I’ve talked about bias before (cognitive bias; personal and situational bias); I’ve probably talked about bias in surveys and sampling. Today I want to talk specifically about self report bias…you know, the bias that exists when people answer questions themselves (as opposed to having their behavior be observed).
First, what is self-report bias (often called self-response bias)? It is the bias that exists when people answer survey questions by themselves. Everyone has this bias; it is unavoidable. It can be seen as social desirability bias (what the the respondent thinks the survey writer wants to hear); self-selection bias (a person decides to respond when invited as opposed to not responding); and what I’m going to call a “clarity bias” (whether the respondent understands the survey content).
I’m finding more and more that the S of good writing are applicable to all writing–fiction, non-fiction, scholarly, SURVEY. If the survey isn’t clear, the respondent isn’t going to be able to answer in a way that is meaningful. If the respondent cannot answer the survey in a way that is meaningful, there will be no meaningful data. If data are not meaningful, then the evaluation will not be able to tell you the value or merit or worth of the project being evaluated.
It is important to
- Pilot test the survey before sending it out to the target audience.
- Have naive readers read over the survey (different from pilot testing).
- Only ask one thing at a time in the questions.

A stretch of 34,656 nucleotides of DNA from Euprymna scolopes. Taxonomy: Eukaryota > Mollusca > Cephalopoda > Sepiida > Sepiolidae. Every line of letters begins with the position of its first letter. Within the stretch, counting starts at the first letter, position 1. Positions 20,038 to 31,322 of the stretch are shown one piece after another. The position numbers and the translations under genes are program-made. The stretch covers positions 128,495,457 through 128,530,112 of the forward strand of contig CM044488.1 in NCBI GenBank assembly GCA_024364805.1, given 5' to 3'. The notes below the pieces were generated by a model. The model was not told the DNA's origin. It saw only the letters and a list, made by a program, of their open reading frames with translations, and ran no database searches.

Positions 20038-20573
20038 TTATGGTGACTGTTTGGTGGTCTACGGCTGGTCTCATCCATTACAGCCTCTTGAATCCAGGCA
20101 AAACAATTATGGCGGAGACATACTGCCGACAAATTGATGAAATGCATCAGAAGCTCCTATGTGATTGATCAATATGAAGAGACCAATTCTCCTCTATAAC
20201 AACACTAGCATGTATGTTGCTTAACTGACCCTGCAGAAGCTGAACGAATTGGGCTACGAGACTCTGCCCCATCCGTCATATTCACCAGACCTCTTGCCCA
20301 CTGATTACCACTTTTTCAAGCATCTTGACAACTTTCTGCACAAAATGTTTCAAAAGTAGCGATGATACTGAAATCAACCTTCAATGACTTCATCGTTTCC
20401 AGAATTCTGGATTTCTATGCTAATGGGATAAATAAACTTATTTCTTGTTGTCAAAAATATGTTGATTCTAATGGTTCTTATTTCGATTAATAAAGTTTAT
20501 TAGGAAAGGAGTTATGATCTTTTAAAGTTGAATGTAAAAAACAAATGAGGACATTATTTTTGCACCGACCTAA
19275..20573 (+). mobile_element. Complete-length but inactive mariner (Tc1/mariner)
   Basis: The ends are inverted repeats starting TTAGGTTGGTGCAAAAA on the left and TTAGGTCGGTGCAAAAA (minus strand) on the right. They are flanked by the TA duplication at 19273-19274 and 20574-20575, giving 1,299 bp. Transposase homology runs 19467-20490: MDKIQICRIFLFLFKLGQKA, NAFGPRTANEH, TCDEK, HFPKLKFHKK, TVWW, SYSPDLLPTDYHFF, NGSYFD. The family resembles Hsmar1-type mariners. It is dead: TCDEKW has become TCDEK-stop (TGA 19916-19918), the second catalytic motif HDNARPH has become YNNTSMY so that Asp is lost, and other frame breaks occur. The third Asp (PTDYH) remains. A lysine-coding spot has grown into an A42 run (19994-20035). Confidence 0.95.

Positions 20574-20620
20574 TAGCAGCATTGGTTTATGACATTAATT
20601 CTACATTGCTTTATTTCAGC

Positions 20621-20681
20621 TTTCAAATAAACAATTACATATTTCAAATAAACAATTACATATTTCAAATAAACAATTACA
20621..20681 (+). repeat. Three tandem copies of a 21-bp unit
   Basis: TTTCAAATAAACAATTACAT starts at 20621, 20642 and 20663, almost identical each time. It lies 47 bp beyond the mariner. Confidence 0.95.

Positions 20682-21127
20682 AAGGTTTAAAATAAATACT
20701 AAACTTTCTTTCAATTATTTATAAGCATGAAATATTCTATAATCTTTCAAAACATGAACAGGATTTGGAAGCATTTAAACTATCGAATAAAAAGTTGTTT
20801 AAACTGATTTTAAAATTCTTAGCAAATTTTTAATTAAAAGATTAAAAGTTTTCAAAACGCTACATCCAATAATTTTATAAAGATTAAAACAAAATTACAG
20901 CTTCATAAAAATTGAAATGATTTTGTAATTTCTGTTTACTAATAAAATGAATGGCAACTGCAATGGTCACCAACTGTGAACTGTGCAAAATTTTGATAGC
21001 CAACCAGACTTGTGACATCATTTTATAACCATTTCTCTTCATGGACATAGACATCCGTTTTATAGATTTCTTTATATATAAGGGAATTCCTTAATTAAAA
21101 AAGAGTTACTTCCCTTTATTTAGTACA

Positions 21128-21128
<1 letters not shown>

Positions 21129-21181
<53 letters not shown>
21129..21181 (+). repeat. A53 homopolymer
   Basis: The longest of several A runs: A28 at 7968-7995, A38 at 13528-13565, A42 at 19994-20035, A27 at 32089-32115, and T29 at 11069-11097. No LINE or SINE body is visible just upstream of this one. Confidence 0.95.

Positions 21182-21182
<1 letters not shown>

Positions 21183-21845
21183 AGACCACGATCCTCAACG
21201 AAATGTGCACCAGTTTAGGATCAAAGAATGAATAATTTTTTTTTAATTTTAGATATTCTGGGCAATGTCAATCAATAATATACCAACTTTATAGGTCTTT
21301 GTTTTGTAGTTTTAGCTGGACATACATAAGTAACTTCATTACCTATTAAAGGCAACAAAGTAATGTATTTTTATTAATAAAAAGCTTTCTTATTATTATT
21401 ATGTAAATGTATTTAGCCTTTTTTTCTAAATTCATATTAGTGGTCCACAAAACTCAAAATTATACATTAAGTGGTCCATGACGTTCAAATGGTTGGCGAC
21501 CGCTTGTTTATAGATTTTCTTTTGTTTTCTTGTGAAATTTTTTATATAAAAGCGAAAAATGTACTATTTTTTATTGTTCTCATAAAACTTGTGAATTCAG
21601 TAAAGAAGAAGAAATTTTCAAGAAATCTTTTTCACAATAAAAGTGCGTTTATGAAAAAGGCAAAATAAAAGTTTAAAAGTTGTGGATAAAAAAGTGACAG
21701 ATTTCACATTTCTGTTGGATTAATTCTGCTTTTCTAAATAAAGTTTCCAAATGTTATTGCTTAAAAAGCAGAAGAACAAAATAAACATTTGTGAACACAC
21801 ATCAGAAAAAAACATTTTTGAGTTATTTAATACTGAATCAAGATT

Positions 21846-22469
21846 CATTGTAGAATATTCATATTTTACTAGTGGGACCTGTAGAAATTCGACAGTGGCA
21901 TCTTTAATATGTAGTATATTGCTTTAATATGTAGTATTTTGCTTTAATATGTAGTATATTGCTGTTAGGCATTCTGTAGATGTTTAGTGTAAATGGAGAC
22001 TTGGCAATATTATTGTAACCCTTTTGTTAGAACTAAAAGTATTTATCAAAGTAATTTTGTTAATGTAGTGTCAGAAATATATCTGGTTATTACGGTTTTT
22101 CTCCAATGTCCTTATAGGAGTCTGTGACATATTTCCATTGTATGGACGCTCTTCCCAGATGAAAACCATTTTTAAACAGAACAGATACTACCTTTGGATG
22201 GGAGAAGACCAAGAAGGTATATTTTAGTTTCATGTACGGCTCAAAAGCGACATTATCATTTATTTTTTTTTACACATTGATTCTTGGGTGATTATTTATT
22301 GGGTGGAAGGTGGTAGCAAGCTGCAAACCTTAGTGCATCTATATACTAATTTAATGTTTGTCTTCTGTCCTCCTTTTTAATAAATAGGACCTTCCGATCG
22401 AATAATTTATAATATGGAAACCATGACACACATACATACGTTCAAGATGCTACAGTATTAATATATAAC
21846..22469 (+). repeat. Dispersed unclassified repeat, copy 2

I’m sure there are other things that would help minimize bias–let me know other options used.
Bottom line: Self report bias is always part of evaluation that involves people; it can be minimized.
This is the time of year that one thinks about changes and how one will do that in the new year. Yet, those changes often fall by the way side, getting left in the dust (so to speak) of every day life. One way I’ve kept those changes fresh is to follow how the new year presents itself. There is the calendar new year (on January 1); there is the lunar new year (this year on February 19, the year of the goat); there is the spring equinox (norooz, the Persian new year); Rosh Hashana (Jewish new year beginning on the evening of September 13); there is the Islamic new year, the Thai new year, the Ethiopian new year, and the list goes on. (What is your favorite new year and new year’s celebration?) By refreshing the year regularly, I can keep my “resolutions” alive all year. My wish for you is a prosperous and healthy new year. Welcome 2015.